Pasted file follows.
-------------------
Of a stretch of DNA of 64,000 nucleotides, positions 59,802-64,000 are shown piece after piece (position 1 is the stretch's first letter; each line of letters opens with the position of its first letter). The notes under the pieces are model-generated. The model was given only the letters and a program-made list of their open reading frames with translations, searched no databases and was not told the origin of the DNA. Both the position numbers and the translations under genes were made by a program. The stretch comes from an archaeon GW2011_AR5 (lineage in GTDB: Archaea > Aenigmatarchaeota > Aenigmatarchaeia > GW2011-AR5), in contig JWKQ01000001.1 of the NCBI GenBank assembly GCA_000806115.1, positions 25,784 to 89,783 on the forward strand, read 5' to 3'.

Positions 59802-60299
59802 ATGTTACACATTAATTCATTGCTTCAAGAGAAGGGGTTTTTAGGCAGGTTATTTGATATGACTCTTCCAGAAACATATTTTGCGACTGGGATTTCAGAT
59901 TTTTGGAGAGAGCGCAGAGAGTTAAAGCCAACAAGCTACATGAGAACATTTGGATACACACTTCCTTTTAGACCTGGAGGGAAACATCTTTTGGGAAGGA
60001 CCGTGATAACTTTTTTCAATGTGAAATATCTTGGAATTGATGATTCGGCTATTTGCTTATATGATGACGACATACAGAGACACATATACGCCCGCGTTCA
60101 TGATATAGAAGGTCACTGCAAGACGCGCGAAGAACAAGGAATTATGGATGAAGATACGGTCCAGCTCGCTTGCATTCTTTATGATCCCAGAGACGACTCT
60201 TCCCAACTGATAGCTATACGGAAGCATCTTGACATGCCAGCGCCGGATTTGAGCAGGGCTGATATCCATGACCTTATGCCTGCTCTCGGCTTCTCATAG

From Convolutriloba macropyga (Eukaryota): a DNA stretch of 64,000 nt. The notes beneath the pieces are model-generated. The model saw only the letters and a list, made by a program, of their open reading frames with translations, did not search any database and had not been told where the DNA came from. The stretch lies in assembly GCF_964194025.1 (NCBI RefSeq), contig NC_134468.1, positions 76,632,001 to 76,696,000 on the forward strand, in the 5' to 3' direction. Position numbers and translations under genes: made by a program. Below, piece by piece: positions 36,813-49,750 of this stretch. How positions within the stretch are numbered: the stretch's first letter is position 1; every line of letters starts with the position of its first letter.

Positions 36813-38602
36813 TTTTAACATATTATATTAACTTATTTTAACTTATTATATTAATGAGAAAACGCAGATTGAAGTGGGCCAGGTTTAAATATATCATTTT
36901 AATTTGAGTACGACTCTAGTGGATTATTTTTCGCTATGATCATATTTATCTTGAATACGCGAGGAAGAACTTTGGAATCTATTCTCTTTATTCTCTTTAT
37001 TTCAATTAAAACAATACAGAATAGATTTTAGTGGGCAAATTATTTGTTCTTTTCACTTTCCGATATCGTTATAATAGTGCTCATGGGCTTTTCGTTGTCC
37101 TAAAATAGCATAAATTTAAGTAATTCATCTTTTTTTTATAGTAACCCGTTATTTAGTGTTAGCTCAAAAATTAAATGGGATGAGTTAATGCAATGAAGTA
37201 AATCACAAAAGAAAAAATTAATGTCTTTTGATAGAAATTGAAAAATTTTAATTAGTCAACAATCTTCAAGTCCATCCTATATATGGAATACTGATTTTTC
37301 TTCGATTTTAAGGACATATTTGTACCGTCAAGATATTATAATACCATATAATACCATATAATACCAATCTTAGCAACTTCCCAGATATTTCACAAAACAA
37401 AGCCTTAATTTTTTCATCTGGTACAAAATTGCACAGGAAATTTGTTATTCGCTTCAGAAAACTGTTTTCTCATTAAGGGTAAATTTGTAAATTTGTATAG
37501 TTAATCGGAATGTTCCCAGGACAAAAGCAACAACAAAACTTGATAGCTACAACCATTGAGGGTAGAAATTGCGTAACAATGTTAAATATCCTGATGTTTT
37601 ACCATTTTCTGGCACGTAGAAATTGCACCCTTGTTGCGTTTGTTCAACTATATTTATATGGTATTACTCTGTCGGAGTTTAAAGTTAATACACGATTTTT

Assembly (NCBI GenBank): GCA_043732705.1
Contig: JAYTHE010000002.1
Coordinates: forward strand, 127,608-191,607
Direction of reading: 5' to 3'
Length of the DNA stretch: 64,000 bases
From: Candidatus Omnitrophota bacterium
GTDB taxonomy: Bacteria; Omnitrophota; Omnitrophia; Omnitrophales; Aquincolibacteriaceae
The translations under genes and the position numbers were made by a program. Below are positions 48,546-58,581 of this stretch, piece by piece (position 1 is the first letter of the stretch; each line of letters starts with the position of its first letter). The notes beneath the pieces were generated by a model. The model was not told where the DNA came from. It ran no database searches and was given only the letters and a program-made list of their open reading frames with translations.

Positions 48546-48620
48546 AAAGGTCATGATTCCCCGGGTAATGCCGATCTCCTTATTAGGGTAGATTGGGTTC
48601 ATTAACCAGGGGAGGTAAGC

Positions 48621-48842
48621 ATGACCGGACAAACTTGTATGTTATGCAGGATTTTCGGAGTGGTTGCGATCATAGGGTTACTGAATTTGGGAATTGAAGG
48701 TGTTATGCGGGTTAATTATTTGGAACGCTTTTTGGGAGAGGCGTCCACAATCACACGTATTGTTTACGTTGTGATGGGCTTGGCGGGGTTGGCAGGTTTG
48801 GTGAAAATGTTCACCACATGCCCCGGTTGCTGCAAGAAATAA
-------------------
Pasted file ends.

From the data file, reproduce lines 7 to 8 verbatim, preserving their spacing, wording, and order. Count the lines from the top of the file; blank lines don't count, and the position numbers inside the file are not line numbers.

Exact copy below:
60201 TCCCAACTGATAGCTATACGGAAGCATCTTGACATGCCAGCGCCGGATTTGAGCAGGGCTGATATCCATGACCTTATGCCTGCTCTCGGCTTCTCATAG

From Convolutriloba macropyga (Eukaryota): a DNA stretch of 64,000 nt. The notes beneath the pieces are model-generated. The model saw only the letters and a list, made by a program, of their open reading frames with translations, did not search any database and had not been told where the DNA came from. The stretch lies in assembly GCF_964194025.1 (NCBI RefSeq), contig NC_134468.1, positions 76,632,001 to 76,696,000 on the forward strand, in the 5' to 3' direction. Position numbers and translations under genes: made by a program. Below, piece by piece: positions 36,813-49,750 of this stretch. How positions within the stretch are numbered: the stretch's first letter is position 1; every line of letters starts with the position of its first letter.